Just days into office, President Biden issued one of the strongest calls to national action on climate change in the last decade with his Climate Day executive orders. Not only is his executive order ground-breaking in terms of protecting our climate and beloved public lands, it goes further to ensure that all affected workers—and demonstrates strong support for unions—are included as a critical part of building the clean energy economy, and emphasizes the importance of addressing environmental justice as part of the path forward.
AFL-CIO President Richard Trumka said in a statement, “the shift to clean energy is a tremendous opportunity to create jobs.” From our perspective, “Climate Day” should also be called “clean energy job creation day.”
Our national shift to the clean energy economy is long overdue, and many workers and communities tied to fossil fuels are already seeing the decline in that industry. They’re not unaccustomed to boom and bust cycles, but this time it’s different. Clean, renewable energy is simply cheaper than fossil fuels. President Biden understands this fact, as do many elected leaders across the country.
That’s why environmental advocates and labor unions in Colorado pushed to create the first state Office of Just Transition—coal plants are shutting down across our state, and our elected officials understand the need to support the workers and communities economically tied to that industry. The oil and gas industry is not far behind.
Unlike his predecessor, who tried to prop up a dying industry, President Biden is committing the federal government to action. Sadly, the lack of a coordinated national response under the previous administration put the entire burden of addressing this issue on individual states. This executive order will help end a patchwork approach to protecting our environment, energy workers and their communities.
The Biden executive order specifically commits to supporting affected workers and communities through the creation of the Interagency Working Group on Coal and Power Plant Communities and Economic Revitalization. This working group will be co-chaired by former NRDC President Gina McCarthy (the new National Climate Advisor), along with the Director of the National Economic Council, Brian Deese. According to the executive order, the group’s mission is to direct federal agencies to coordinate investments and other efforts to assist coal, oil and natural gas, and power plant communities. The administration also recognizes the importance of environmental justice, creating the White House Environmental Justice Interagency Council and a White House Environmental Justice Advisory Council to ensure a whole-government approach to addressing current and historical environmental injustices.
This work aligns directly with the mission of the Colorado Office of Just Transition, which is focused on supporting displaced coal workers, protecting communities that are economically tied to coal, and protecting frontline communities that are most impacted by pollution from coal energy production. After more than a year of stakeholder outreach and community engagement, the Office of Just Transition recently submitted to the Governor their Action Plan, which highlights the work we must do to ensure coal communities can continue to thrive in the clean energy economy. This is a problem with local and national features, which no one state can solve on its own. So, state and federal resources must be combined.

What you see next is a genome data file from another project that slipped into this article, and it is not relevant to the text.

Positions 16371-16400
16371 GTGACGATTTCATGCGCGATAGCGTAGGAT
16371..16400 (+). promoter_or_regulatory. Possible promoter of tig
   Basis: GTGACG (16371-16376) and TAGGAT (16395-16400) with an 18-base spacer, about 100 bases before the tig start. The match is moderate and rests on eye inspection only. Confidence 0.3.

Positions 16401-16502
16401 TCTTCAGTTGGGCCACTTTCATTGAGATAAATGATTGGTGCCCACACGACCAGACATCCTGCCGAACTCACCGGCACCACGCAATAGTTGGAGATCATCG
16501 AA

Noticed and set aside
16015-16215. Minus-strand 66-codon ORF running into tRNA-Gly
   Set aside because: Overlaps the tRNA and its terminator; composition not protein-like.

Colorado is a leader among the states in developing an early roadmap that can guide other states, as well as a federal response. Governor Jared Polis, who lead the reformation of Colorado’s Oil and Gas Conservation Commission to focus on public health and signed the bill creating the Colorado Office of Just Transition, said the following in response to Biden’s climate orders, “Now that we have a President that believes in science, Colorado’s strong environmental laws and longstanding leadership in the clean energy economy and the conservation of our vast great outdoors can serve as valuable examples to the new federal administration.”
The first critical step is funding Colorado’s Just Transition, which can be accomplished through a variety of sources. The Action Plan also requires identifying and aligning the “wide range of programs, incentives, and other tools” at both the state and federal level to support worker needs and community economic development. In addition to highlighting the need for national leadership from the Biden-Harris administration, the Action Plan details three areas of focus: workers, communities, and funding. Some examples include:
- Establishment and funding of uniform benefits for all energy workers in transition throughout the country, potentially through amending the Trade Assistance Act (TAA) to cover displaced coal workers
- Financial support for job search and relocation
- Temporary “wage differential” and “wage replacement” benefits for those whose new jobs pay less than they were earning in the coal industry
- Training strategies
- Community economic development and investment
Quickly moving to a clean energy economy is vitally important to protecting our health and environment, but we cannot leave workers and communities behind. NRDC looks forward to working with Colorado’s Congressional delegation, Governor Polis, and our labor allies to ensure that both state and federal policy makers are ready to tackle these critical issues. The Colorado Action Plan serves as a great starting point for us to build the policies and implement the plans that will protect affected workers and communities nationwide.